Michele Gibney, January 1, 2012 (view all comments by Michele Gibney)
Megan Whalen Turner was recommended to me by a friend who was reading the 4 book Queen's Thief series. I got the first one--The Thief--from the library and devoured it. They're a quartet from the 1990s that are YA fantasy. They're fabulous. It took me a while to realize what I loved most about them (and it's very much a writer/reader thing). So, in most books the narrator is either omniscient or transparent. Generally, all information is presented to you--the reader--and surprises are rare (maybe I'm reading the wrong books, but I read a lot of them [274 in 2011] and I am seldom surprised by plots). These books surprised me because she wrote them withholding information. Her characters might know something but they didn't share it. They didn't even hint at it most of the time. The reader would find out the truth only when it was revealed to other characters. There wasn't internal monologuing or a lot of wishy-washy debate happening in these books. They were straightforward, action moving forward, and then surprise! You weren't expecting that! The main character in The Thief--Gen--was also fantastic. Super smart, tricky, secretive, snarky, Some of my favorite character traits in a fictional world. I highly recommend at least the first two (The Thief and The Queen of Attolia) in the quartet to anyone who likes great story-telling and interesting surprises. I didn't love the third (The King of Attolia) and fourth one (A Conspiracy of Kings) as much. The third one adds an additional perspective which I wasn't fond of. And the fourth one is mostly about a side character from the first one which I was less interested in. But the first two I really really loved.
margaret dahm, January 1, 2011 (view all comments by margaret dahm)
Very densely plotted adventure set in a fictional medieval world. By not filling the story with extraneous details the plot directly pulls the story along. Very nice start to a rewarding trilogy. Reminds me a bit of Ursula LeGuin or Monica Furlong in style.
sarahpowell671, September 25, 2009 (view all comments by sarahpowell671)
This charming tale about a resourceful young thief will steal any reader's heart. Although it may have been written for children, by no means is The Thief childish. It's a wonderful adventure story that takes place in a well developed and historically realistic mock-Byzantine setting. Prepare to be amazed by the narrator, Gen: an impulsive, sarcastic, and above all intelligent young man who is underrated by everyone at first glance...including the reader. I found myself enchanted not only by Gen's off-center humor and ironic wit, but also by his thoughtfulness and unexpected compassion. This story is not so much about a character's growth and evolution, as about the growth and evolution of the reader's understanding of that character. Gen doesn't change much over the course of his quick and exciting quest in The Thief, but your opinion of him definitely will.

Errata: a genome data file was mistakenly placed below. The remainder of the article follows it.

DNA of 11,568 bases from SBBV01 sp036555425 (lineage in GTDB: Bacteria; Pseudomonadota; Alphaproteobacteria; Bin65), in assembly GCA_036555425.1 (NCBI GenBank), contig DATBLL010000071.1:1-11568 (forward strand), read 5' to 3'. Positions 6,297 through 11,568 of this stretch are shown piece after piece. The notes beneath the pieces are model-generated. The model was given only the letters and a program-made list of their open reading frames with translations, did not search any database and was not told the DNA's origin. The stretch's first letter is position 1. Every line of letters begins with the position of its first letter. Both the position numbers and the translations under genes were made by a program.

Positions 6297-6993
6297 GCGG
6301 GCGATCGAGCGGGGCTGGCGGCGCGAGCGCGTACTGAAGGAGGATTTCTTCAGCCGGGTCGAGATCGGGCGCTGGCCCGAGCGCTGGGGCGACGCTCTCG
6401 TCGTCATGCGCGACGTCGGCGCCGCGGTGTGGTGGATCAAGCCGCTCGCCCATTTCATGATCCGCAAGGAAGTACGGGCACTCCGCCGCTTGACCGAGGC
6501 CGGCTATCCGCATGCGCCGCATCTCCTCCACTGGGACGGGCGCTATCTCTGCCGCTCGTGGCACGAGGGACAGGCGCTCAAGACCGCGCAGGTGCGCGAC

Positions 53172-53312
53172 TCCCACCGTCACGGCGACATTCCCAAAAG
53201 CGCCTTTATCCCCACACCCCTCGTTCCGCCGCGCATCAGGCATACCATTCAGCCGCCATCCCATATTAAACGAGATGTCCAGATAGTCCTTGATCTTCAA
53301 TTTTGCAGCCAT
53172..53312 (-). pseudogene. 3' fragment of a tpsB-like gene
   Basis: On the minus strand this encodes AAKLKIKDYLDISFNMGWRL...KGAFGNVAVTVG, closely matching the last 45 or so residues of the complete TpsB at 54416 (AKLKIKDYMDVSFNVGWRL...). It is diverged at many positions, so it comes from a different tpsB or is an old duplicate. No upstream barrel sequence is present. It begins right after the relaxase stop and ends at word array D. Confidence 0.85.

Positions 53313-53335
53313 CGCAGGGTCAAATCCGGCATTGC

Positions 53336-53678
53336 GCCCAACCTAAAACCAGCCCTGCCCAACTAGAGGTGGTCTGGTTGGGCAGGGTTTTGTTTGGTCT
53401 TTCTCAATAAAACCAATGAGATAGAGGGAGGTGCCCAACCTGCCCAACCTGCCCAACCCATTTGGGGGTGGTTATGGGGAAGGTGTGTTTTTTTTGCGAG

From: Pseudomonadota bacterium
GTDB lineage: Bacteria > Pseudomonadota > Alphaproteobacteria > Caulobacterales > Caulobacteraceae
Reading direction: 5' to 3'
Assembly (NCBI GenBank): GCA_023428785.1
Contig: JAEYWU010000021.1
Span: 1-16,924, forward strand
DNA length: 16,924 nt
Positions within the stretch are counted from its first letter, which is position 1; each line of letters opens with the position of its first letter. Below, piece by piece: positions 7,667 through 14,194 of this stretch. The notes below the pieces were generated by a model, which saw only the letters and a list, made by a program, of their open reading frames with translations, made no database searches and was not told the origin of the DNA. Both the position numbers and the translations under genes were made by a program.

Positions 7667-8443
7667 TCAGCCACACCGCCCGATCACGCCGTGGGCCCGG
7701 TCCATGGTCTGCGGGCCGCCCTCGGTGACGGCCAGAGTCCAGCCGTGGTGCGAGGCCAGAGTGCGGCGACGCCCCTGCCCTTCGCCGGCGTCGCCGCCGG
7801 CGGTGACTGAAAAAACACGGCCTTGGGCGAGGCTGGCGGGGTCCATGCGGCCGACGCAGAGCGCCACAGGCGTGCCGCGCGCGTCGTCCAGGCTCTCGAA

Although it was written as a standalone story, plan to read the next two (soon to be three) books in Turner's series, which are equally well plotted and have, perhaps, even more twists and turns than this one. Though still aimed at a younger audience, those books are more serious and mature, because Gen, as he grows up, is more serious and mature as well. (Also, if you have heard of the later books but haven't yet read The Thief, stop right now!! You MUST read these books in order if you want to appreciate all of the subtleties and sly references that the rest of the series contains...)
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"Publishers Weekly Review"
by Publishers Weekly,
"A king orders a young thief to carry out a near-impossible heist under threat of death. 'In addition to its charismatic hero, this story possesses one of the most valuable treasures of all — a twinkling jewel of a surprise ending,' said PW's starred review of this 1997 Newbery Honor book. Ages 10-up." Publishers Weekly (Copyright Reed Business Information, Inc.)
by Children's Literature,
"Young readers will identify with the feisty, scornful Gen who pushes the boundaries of his captivity as much as he can (and is frequently punished for it). They'll also enjoy the sword fight scenes. However, this book isn't an easy reader; the writing is flowery and it's important to pay attention to explanations of intrigue and politics."
"This book will be popular with YAs who like adventure."
by School Library Journal,
"This book is sure to be a hot item with adventure and fantasy lovers, and YAs who like snide, quick-tempered, softhearted heroes will love Gen."
Because of his great skill at thievery, Gen lands in the King's prison. After months of isolation, kept sane only by his sharp intelligence, Gen is released by the King's Scholar, the Magus, who believes he knows the site of an ancient treasure. The Magus needs the best thief in the land to help him steal it, and that thief is Gen. But Gen is also a survivor and a trickster--and he has ideas of his own.
< center> < i> < p> I can steal anything.< /p> < /i> < /center> < p> After Gen's bragging lands him in the king's prison, the chances of escape look slim. Then the king's scholar, the magus, needs the thief's skill for a seemingly impossible task — to steal a hidden treasure from another land.< /p> < p> To the magus, Gen is just a tool. But Gen is a trickster and a survivor with a plan of his own.< /p>
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